Oral and Visual History

2: Themes and subjects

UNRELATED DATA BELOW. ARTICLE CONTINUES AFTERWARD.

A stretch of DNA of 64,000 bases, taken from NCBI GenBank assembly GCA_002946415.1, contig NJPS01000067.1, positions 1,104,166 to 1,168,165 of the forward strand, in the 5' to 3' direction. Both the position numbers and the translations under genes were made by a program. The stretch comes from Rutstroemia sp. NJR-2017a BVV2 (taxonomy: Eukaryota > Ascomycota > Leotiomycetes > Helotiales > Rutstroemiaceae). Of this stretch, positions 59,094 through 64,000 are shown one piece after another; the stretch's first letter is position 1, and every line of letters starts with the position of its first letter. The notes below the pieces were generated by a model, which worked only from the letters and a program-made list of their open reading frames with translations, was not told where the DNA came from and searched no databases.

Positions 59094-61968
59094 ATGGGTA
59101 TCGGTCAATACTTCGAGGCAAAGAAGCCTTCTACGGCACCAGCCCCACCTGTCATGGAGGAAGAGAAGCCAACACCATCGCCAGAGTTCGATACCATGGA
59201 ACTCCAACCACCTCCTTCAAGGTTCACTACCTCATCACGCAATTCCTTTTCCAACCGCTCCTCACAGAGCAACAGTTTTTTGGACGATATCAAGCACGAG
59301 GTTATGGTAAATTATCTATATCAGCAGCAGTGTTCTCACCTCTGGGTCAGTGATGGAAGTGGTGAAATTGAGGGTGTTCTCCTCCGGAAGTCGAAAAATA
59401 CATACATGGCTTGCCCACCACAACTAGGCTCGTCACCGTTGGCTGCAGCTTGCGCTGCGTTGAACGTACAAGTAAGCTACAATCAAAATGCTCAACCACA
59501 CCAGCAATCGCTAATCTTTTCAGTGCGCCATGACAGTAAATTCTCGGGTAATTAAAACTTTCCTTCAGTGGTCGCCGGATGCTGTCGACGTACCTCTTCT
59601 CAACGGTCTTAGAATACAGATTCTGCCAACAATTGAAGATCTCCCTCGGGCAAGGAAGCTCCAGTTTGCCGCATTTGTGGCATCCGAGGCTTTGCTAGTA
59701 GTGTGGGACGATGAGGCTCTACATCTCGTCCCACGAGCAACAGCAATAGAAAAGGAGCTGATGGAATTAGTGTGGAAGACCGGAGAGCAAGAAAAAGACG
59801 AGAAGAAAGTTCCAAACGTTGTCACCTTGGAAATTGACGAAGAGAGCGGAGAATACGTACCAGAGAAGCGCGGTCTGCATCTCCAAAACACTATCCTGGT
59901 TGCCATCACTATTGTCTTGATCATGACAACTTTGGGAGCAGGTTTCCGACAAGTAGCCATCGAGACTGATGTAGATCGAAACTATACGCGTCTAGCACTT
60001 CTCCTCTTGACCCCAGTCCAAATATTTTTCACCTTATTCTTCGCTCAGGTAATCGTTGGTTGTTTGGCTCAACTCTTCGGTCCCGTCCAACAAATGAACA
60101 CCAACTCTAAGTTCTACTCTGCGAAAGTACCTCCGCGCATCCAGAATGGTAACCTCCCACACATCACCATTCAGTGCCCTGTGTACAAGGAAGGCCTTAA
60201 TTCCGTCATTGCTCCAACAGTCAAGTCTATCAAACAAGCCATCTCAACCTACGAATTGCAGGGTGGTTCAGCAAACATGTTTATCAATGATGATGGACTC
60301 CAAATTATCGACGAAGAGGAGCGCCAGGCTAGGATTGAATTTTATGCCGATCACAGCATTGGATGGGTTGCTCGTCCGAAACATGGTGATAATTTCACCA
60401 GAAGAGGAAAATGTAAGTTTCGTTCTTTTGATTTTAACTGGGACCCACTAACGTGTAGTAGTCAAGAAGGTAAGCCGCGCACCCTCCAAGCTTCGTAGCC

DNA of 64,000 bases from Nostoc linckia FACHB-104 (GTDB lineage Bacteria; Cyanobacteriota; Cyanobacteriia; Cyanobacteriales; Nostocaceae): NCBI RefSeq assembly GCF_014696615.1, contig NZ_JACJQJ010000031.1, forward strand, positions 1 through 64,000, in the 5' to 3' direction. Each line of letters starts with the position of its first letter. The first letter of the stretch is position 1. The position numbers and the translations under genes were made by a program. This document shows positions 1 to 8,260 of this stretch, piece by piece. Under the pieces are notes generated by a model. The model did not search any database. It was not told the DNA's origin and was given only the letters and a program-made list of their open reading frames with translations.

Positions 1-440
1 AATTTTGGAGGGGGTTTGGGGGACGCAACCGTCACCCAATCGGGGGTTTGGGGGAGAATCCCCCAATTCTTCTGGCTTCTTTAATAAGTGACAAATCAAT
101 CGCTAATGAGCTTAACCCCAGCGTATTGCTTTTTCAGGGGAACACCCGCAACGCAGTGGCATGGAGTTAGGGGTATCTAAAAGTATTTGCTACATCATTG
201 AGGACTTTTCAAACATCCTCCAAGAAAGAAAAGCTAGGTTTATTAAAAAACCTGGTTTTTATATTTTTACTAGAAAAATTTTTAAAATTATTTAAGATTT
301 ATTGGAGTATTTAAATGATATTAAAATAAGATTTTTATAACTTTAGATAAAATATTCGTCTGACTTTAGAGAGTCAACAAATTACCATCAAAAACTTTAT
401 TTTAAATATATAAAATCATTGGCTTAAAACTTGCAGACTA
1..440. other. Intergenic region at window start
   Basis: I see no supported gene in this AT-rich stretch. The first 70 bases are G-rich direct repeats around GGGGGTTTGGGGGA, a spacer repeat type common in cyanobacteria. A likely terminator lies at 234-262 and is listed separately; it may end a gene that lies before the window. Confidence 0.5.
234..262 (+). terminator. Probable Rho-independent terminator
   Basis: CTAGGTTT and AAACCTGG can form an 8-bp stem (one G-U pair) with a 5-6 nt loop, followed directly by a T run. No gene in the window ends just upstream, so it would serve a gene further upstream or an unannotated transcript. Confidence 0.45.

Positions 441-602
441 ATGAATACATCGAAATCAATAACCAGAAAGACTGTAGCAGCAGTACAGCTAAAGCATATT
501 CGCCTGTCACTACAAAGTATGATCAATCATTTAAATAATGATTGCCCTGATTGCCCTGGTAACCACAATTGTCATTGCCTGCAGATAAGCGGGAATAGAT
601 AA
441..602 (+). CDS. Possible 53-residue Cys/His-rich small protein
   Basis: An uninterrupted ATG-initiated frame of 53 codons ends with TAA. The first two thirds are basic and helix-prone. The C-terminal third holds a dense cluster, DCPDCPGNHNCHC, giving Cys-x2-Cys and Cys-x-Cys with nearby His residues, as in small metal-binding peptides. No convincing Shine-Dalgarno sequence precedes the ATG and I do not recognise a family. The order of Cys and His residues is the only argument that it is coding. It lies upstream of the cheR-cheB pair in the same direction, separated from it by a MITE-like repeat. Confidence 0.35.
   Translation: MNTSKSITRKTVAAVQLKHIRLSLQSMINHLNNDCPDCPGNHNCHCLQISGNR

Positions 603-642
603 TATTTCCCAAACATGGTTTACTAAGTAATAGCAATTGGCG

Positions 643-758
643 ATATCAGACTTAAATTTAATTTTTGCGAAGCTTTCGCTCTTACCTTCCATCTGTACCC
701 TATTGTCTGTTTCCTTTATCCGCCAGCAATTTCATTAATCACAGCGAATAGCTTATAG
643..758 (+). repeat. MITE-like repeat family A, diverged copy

The publication of Darwin's Origin of the Species (1859) had been preceded by several decades of fossil-hunting which had helped to undermine the traditional Biblical account of creation. Already, the Ancient Greek concept of an age of innocence had provided images of an earlier form of human existence at odds with the Garden of Eden story, images reinforced when Europeans first came into contact with 'noble savages' like the Australian Aborigines. Discoveries in the Neander Valley (1856) of remains belonging 'a ferocious, gorilla-like human being' half way between man and ape appeared to confirm Darwin's theories and resulted in an extraordinarily diverse range of reconstructions over the years, from hairy monster to noble savage. These continue to the present day, with Channel 4's Neanderthal (2001) and the BBC series Walking with Beasts (2002) which brought to life a much earlier stage in human evolution, that of Australopithecus. Both emphasised the human potential of their subjects although it was strongly suggested that the Neanderthals were of inferior intelligence to their modern human counterparts.